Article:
I Hash You: A Simple But Effective Trick to Evade Dynamic Analysis

I Hash You: A Simple But Effective Trick to Evade Dynamic Analysis

Authored by: Alexander Sevtsov
Edited by: Stefano Ortolani

Apparently “Every new day is new evasion trick day” is a valid motto for many malware authors nowadays. The last sample we are adding to our collection is a banking malware that tries to evade analysis by carefully checking its own filename. While our backend strictly preserves the original name, knowing the tricks employed by this malware might be essential while threat hunting or during some IR investigation.

The sample in question sha1: 4793f245ee6f04f836071528f9f66d3a9a678341 is a variant of the highly evasive banker called Gootkit and will be the subject of this blog post.

Delivery Vector – Social Engineering

Based on our internal telemetry data, the main delivery vector for this malware are document files, mainly macro-based downloaders and documents with embedded PE files. No known exploits are involved in this attack. Below you can see the screenshots (Figure 1 and 2, click on each to enlarge) showing two examples of malicious documents along with the usual lure encouraging victims to either enable macro code execution or double-click the embedded executable file.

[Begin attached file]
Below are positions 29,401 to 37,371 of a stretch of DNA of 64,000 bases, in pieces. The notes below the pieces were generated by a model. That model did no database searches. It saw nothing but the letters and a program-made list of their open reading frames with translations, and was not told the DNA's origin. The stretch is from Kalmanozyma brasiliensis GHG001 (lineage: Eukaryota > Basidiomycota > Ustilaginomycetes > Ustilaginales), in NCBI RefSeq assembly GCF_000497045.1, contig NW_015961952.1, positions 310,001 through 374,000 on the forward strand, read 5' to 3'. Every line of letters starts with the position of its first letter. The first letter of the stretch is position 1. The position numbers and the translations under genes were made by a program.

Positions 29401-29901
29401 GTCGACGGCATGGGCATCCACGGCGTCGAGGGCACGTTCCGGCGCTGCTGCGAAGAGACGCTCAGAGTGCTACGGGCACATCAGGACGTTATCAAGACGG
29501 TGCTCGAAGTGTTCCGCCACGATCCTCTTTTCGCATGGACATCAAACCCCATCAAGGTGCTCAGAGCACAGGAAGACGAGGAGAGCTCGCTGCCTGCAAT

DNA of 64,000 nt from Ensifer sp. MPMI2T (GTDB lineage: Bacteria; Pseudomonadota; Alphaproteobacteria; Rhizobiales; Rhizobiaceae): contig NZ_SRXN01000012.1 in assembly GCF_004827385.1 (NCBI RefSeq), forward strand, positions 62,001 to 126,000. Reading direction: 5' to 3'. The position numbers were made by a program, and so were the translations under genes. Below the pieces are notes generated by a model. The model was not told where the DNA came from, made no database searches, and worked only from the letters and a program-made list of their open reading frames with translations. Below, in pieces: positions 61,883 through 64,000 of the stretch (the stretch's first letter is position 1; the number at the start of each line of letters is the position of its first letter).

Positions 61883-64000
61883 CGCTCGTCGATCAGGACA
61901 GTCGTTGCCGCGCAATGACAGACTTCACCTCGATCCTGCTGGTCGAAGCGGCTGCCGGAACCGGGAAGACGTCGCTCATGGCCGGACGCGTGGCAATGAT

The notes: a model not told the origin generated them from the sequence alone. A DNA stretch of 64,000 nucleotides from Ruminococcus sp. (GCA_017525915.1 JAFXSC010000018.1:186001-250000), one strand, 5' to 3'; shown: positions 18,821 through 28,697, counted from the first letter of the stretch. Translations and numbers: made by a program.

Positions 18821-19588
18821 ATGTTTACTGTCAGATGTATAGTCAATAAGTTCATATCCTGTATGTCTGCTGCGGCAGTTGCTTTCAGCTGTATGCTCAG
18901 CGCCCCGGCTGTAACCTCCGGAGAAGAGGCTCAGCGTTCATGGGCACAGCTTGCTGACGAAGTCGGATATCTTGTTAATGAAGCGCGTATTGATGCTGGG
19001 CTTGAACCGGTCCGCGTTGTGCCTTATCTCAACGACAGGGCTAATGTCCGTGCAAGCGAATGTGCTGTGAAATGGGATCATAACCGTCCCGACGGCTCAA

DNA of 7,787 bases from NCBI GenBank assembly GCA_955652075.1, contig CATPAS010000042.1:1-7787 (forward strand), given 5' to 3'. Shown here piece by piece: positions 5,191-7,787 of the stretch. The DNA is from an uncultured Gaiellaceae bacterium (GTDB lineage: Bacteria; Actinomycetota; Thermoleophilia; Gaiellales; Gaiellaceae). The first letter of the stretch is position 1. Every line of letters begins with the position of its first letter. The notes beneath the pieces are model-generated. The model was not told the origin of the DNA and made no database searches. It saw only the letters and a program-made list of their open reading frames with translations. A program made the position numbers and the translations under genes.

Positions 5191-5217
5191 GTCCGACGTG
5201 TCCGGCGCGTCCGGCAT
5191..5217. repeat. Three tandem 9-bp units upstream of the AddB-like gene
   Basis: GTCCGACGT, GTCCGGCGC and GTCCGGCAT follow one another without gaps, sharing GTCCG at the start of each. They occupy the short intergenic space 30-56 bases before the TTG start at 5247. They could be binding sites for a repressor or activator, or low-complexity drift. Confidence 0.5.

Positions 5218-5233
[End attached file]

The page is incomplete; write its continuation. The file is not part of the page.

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Figure 1. An example of malicious macro-based document downloader

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Figure 2. An example of a malicious document with an embedded executable file

Evasion Tricks – Checking Own Filename

Once the user falls for either suggestion, the malware starts executing. The first evasion trick is done by checking its own filename: to retrieve it, the malware calls the PathFindFileName function. It then computes the hash of the filename by using the following algorithm:

Figure 3. Decompiled hash algorithm

Figure 3. Decompiled hash algorithm

The constant highlighted in Figure 3 quickly gives away that we are dealing with a standard CRC32 hashing algorithm with no table lookup (for more details refer to crc32b here). The hash so-computed is then matched against the entries of a blacklist (see Table 1). This is clearly to frustrate analysts: as there is no actual string comparison, it is not possible to easily extract the actual entries. The only option is to re-implement the hash algorithm and either brute-force it or rely on a dictionary.

Blacklisted Hash Filename
0x58636143 TEST.EXE
0xC0F26006 BOT.EXE
0x31E6D1EA ?

Table 1. Blacklisted CRC32 hashes and their input strings (not really unique as you can see here for example)

We tried both approaches and managed to recover the original filenames. This helped us to get an idea of the analysis systems targeted by this evasion trick. As it turns out, not only sandboxes are in the crosshair of this sample, but also manual analysis sessions: renaming the analyzed file is quite a common practice among researchers in training who just started working with instrumented environments. To them we say: filenames matter, and should at least be randomized.

Know that this behavior is not unique. In fact, we found several samples in our intelligence backend that make use of similar names as a part of their anti-analysis tricks (see Figure 4).